Friday, August 29, 2008

ELIZABETH CADY STANTON: WOMEN'S RIGHTS PIONEER



By Chris Wilson
Editor-in-Geek


AUTHOR: Connie Colwell Miller
ILLUSTRATOR: Cynthia Martin & Keith Tucker
CONSULTANT: Melodie Andrews, Ph.D., Minnesota State University
PUBLISHER: Capstone Press
GENRE: Nonfiction

FORMAT: Reinforced library binding
PAGES: 32
COLOR: Full color
ISBN-10: 0-7368-4971-8
ISBN-13: 978-0-7368-4971-5


REVIEW
Women’s rights advocate, Elizabeth Cady Stanton, is a staple in elementary education – a woman of strength and progressive thought whose death preceded her intended goal. Like most strong women, Stanton’s views were considered edgy and controversial. Despite the poor treatment of women she continued her fight to end discrimination in the face of strong opposition by powerful men. This strong woman, who knew her place was not relegated only to the home and child rearing, was an instrumental and influential force in the women’s suffrage movement.

The story is short and offers a primer on the life and times of a woman who refused to live with oppression and discrimination, a small portrait of one woman’s life.


ART REVIEW
One- and two-panel pages are combined with generous amounts of dialogue and narration bubbles to make for significant factual information, without the burden of dense paragraphs. The art is heavily inked and bright.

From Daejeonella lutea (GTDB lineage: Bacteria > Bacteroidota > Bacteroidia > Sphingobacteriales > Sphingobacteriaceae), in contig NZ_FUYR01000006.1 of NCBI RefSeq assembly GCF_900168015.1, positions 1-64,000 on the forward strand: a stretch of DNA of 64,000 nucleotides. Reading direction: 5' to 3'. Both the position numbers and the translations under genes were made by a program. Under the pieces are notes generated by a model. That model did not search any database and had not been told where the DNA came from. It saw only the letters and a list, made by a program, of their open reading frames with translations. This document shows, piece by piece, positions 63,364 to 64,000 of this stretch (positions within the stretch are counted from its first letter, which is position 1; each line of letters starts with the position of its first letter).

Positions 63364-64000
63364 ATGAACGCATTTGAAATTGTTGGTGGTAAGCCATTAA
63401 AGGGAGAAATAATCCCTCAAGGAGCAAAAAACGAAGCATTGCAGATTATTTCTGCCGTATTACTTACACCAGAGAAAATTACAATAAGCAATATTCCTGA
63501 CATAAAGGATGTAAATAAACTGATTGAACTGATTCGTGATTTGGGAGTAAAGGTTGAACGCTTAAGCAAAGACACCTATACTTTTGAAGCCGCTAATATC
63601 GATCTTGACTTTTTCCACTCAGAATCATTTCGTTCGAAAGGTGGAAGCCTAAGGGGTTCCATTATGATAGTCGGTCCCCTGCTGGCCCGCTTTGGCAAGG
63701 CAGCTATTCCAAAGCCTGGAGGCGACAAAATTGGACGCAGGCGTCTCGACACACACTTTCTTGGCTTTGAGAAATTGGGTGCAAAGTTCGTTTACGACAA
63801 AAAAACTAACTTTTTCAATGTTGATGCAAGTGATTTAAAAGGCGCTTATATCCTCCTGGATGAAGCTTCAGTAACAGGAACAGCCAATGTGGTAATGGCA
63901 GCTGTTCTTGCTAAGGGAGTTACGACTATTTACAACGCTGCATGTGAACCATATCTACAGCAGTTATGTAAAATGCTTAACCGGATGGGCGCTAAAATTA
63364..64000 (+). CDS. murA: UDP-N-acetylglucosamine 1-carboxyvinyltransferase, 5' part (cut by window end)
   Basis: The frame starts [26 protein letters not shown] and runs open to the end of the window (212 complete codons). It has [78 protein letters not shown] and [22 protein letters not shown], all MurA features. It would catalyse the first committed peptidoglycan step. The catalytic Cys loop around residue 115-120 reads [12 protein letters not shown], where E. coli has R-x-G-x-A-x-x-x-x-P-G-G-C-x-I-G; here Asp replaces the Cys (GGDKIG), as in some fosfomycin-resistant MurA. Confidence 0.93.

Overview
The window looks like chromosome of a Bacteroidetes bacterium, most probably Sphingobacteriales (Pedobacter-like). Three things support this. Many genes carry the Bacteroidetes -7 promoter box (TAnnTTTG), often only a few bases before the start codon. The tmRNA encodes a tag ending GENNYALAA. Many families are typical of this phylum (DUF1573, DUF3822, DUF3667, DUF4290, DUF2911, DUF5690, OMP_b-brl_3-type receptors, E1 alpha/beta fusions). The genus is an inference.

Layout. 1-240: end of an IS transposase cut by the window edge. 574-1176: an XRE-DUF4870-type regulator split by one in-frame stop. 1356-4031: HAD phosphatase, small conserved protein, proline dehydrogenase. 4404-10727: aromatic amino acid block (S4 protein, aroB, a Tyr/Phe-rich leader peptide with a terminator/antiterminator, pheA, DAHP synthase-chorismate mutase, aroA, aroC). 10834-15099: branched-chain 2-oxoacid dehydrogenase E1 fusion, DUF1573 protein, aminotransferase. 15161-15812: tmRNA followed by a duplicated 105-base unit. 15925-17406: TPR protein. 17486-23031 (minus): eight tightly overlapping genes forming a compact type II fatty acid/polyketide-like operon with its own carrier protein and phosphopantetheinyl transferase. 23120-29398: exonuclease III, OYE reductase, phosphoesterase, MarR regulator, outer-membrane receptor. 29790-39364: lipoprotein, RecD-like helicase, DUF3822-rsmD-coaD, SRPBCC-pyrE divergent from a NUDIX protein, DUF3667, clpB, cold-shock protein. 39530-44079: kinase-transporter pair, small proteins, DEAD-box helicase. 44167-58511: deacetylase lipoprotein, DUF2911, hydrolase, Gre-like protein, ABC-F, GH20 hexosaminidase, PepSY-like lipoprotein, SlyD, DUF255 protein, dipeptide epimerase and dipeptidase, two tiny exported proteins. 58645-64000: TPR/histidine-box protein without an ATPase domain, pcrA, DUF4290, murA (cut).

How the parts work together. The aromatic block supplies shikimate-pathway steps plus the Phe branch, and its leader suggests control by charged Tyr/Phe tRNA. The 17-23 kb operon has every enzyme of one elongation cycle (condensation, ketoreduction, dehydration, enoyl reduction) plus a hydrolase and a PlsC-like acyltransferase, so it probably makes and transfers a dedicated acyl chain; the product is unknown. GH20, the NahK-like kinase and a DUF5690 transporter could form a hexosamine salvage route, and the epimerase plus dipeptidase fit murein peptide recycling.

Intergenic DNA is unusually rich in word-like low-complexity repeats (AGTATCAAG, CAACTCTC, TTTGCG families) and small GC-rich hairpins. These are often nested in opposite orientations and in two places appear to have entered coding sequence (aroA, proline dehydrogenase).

AGE RECOMMENDATION
Chris’ Rating: Ages 8 and older
Publisher’s Reading Level: Grades 3-4
Publisher’s Interest Level: Grades 3-9

Guided Reading Level: S
Lexile: 580L
ATOS: 4.0
AR Quiz No.: 101342
Dewey: 305.42/092

Most students under age 8 would not be ready for the vocabulary, otherwise there is nothing preventing younger children from accessing the book.


IN THE CLASSROOM
This short biography gives the young reader a glimpse into the struggles and trials of one of America’s most influential women and the forces of opposition that stood in her way. The lesson is a strong one for all children – boys, girls, ethnic minorities, persons with disabilities, those in poverty – one person can make a difference in a democracy and affect the lives of everyone in an oppressed group. It takes education, determination, perseverance, and alliances with like-minded spirits to achieve a goal greater than one’s self.


OTHER INFORMATION
Capstone offers an additional facts list, a glossary, Internet sites, an index, and a bibliography.


CHRIS’ RECOMMENDATION:
Recommended
Children need to learn about democracy and how to affect change appropriately and civilly. That begins with studying some of the great advocates of history, including Elizabeth Cady Stanton.

1 comment:

Kevin said...

It's nice to see graphic novels that move into areas such as this -- women's rights. I hope it makes the subject and history of the struggle more accessible for students and teachers.
Kevin